I, the Mountain
Gig Seeker Pro

I, the Mountain

Kitchener, Ontario, Canada | Established. Jan 01, 2018 | SELF

Kitchener, Ontario, Canada | SELF
Established on Jan, 2018
Band Folk Pop




"Local Tunes: I, the Mountain"

Mario Kart 64 probably doesn’t occur during many bands’ practice sessions, but in the case of this particular group, it’s practically integral.
Upon arriving to speak with the band, I was greeted with chocolate, a classic episode of The Simpsons and the promise that even the interview would eventually degenerate into the video game battle mentioned above.

This promise was indeed made good. Before passing the point of no return, however, I was treated to a short basement performance and got the members to open up about the past, present, and future of their music. This week, Arthur plays with I, the Mountain.

Interestingly (and confusingly) enough, this trio consists of three men named Matt: Mr. Lamers sings lead vocals and plays the guitar, Mr. Rappolt plays drums and sings backup, and Mr. Morgan plays the bass guitar.


Lamers, hailing from Oshawa, became involved in music during high school, but shyness kept him from being open about it until his 11th grade talent show. The floodgates opened thereafter and he had brief stints in bands such as Demonic and Fragment of Destruction.

Little occurred between then and his first year at Trent, where he met and occasionally jammed with Rappolt. That summer he recorded his first album, Moments of Helplessness, “which was super, super depressing” according to Lamers. Continuing his solo project, he was eventually backed by Rappolt and after picking up Mat (another one?) Cruthers, it evolved into Matthew Peter Lamers and The Feel Goods, or occasionally MPL and the Sock Monkeys.

Rappolt, from Fergus ON, was forcibly into piano lessons as a young boy and refused to practice, a decision he regrets these days. He switched to drums and also took up trombone in 7th grade, which he would use to torment the girl who sat in front of him in music class. After the amateur Smash 75, his high school band The Unbreakable Clocks made an album for $1200, only to make three copies and disband shortly thereafter.

Residence not being the ideal place for a drum kit, Rappolt brought along only a djembe, a West African drum, and this was what he used during the dorm room jams with Lamers. Despite Cruthers’ departure from The Feel Goods, the remaining two stuck together and worked on newer material this past summer, choosing their current name based on a dream and their girlfriends’ preferences of another name.

Morgan is originally from Toronto, but has lived in Peterborough for nearly ten years. As a child he “was also enrolled in piano without consent,” but stuck with it for a few years before abandoning it for the guitar. He found the number of strings and frets baffling, however, and quickly gave it up in favour of the bass guitar.

Attending St. Pete’s, Morgan wound up as the de facto talent show bassist and played in a series of incomplete bands before being asked to cover Neil Young’s Cortez the Killer by two long-time acquaintances; they eventually became Non-Cents, a multi-genre group he still plays with from time to time.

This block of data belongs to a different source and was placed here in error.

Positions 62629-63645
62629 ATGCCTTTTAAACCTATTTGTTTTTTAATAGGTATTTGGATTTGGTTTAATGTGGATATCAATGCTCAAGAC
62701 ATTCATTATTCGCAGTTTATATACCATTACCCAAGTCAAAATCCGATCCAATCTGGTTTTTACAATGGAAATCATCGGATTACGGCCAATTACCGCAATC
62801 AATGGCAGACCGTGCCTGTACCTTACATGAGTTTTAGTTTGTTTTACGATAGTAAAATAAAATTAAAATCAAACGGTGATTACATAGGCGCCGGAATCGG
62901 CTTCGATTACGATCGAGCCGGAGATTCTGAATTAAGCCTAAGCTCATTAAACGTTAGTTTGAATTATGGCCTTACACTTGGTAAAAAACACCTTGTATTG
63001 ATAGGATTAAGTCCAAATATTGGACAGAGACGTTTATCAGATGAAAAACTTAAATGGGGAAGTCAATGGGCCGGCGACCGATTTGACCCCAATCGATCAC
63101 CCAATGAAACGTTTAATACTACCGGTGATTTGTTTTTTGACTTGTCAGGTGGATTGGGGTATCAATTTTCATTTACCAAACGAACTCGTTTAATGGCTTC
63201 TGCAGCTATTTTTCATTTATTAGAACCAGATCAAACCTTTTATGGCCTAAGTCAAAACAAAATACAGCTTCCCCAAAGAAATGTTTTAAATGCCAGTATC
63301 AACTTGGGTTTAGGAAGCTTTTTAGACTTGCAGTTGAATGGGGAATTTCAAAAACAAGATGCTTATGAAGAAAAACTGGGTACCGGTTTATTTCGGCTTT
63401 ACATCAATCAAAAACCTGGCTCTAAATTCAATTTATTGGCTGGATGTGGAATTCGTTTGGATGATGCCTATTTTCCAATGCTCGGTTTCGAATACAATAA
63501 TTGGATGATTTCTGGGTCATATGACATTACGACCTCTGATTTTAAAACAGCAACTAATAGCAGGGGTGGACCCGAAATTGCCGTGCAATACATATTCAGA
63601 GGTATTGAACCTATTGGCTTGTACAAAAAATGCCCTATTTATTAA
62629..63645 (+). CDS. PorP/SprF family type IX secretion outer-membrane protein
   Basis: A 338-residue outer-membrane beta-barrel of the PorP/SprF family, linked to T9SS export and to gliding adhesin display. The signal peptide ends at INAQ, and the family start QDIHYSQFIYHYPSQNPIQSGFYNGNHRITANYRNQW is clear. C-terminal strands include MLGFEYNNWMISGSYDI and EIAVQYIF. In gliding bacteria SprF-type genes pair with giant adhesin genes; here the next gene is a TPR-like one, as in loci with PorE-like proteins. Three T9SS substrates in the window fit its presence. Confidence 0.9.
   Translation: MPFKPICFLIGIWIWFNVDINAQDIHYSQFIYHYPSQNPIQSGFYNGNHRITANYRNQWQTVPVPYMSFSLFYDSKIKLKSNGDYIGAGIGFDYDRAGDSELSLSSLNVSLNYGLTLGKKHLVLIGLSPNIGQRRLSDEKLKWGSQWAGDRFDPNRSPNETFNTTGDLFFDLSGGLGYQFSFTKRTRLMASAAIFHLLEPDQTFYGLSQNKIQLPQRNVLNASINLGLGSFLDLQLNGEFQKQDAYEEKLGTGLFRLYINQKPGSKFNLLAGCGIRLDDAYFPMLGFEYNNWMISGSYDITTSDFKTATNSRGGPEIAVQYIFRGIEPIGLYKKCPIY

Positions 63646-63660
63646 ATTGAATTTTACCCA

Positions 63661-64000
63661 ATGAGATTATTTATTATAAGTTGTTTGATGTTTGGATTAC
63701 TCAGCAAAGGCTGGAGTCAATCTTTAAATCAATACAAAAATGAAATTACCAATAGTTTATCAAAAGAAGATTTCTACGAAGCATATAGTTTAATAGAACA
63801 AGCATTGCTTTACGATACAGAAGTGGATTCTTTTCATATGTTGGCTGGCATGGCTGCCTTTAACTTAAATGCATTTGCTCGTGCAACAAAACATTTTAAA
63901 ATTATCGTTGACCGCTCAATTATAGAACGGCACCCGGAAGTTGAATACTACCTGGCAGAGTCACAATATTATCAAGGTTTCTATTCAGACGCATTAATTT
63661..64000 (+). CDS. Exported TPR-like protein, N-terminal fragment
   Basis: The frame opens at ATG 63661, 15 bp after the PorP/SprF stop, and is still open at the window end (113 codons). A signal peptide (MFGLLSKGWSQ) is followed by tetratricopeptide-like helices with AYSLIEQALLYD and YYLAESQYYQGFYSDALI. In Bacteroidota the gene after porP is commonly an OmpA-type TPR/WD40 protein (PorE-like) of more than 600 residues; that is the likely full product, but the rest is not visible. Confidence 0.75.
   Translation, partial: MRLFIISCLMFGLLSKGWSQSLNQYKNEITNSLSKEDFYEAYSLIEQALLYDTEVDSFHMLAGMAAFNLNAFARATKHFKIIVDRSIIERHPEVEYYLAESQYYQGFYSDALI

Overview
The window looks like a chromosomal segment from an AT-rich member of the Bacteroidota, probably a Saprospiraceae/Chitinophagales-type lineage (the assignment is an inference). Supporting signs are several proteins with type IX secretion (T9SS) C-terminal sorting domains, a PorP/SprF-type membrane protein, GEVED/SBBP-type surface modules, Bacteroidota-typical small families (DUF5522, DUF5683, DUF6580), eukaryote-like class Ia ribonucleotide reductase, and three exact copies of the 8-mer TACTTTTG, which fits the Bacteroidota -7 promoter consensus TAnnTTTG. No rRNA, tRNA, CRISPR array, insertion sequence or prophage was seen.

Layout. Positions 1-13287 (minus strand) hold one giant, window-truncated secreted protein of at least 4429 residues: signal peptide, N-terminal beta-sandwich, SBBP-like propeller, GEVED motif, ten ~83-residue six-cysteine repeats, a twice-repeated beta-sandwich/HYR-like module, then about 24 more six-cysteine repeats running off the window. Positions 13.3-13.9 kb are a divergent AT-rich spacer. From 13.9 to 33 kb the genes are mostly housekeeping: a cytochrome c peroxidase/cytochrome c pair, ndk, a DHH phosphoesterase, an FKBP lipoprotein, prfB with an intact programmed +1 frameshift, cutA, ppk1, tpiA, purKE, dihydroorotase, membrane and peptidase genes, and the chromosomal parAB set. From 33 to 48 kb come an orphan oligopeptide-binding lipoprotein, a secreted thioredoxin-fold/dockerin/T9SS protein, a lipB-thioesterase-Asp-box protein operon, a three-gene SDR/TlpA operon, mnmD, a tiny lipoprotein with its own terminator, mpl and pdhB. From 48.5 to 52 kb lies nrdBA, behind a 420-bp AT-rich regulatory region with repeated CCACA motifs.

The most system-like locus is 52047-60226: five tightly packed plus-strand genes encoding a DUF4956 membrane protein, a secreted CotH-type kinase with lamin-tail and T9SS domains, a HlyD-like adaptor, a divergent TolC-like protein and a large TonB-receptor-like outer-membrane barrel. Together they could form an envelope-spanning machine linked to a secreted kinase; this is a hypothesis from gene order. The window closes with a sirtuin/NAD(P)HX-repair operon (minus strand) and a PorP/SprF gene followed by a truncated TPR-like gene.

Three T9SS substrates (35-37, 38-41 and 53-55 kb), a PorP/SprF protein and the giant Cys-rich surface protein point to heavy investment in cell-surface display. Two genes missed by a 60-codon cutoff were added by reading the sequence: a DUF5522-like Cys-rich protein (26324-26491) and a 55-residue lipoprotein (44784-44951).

Both Morgan and Lamers happened to sign up for an Audio Production course this year. The first class saw students sharing their musical backgrounds and, needing a bassist, Lamers went in for the kill.

“He hands me this little card, and it’s their business card with little cartoony mountains and cartoony people with their heads as big as the bodies on them. So I’m reading the back of it and it says hire us for all these different things; Chanukah, jam tastings, any legitimate or semi-legitimate events. We also brew beer!… This is weird, man.”

Some cosmic force compelled Morgan to contact this bizarre duo, and after their first time playing together, he was invited to the Sound Distillery in Kitchener a few weeks later to join the recording sessions for their debut album. PRESENT

The Land & Sea EP, the fruit of the trinity’s labour, is a sonically and stylistically diverse concept record that grew out of another planned album of Lamers’. Both the progenitor and the end result deal with themes of nature, wilderness, colonization and interaction with the land.

In terms of sound, the group strives to create something unique, and Morgan believes that while one can hear references to certain things on the album, there’s nothing too blatant in most of the songs. He concocts his bass lines from the amalgam of songs in his mind, like a melting pot.

Rappolt, on the other hand, identified both Northern Chorus and iLiKETRAiNS as significant influences on his work. Usually drumming on a cajón, he both creates and is drawn to drum work that is essential to the feel of a song without being overly prominent.

Lamers cites Andy Hall of Manchester Orchestra and The Decemberists as influential, the latter more so on the shaping of Land & Sea. As a mainly acoustic outfit, their pieces were fairly simple in their instrumentation before heading into the studio, but the creative process and interaction with producer Dave Houde saw the songs grow in complexity.

“I like playing drums, but I kind of also hate playing drums… I enjoy melodic instruments and harmonies, so I was big on pushing for keyboard,” said Rappolt. A couple of other instruments not usually used by the group can be heard on the EP, as well as a gradually growing wall of voices on the first track, “Land”. Matt³ agrees that the one song which truly exemplifies their live sound is “Meet me by the Towers,” to which the basement performance I heard attests.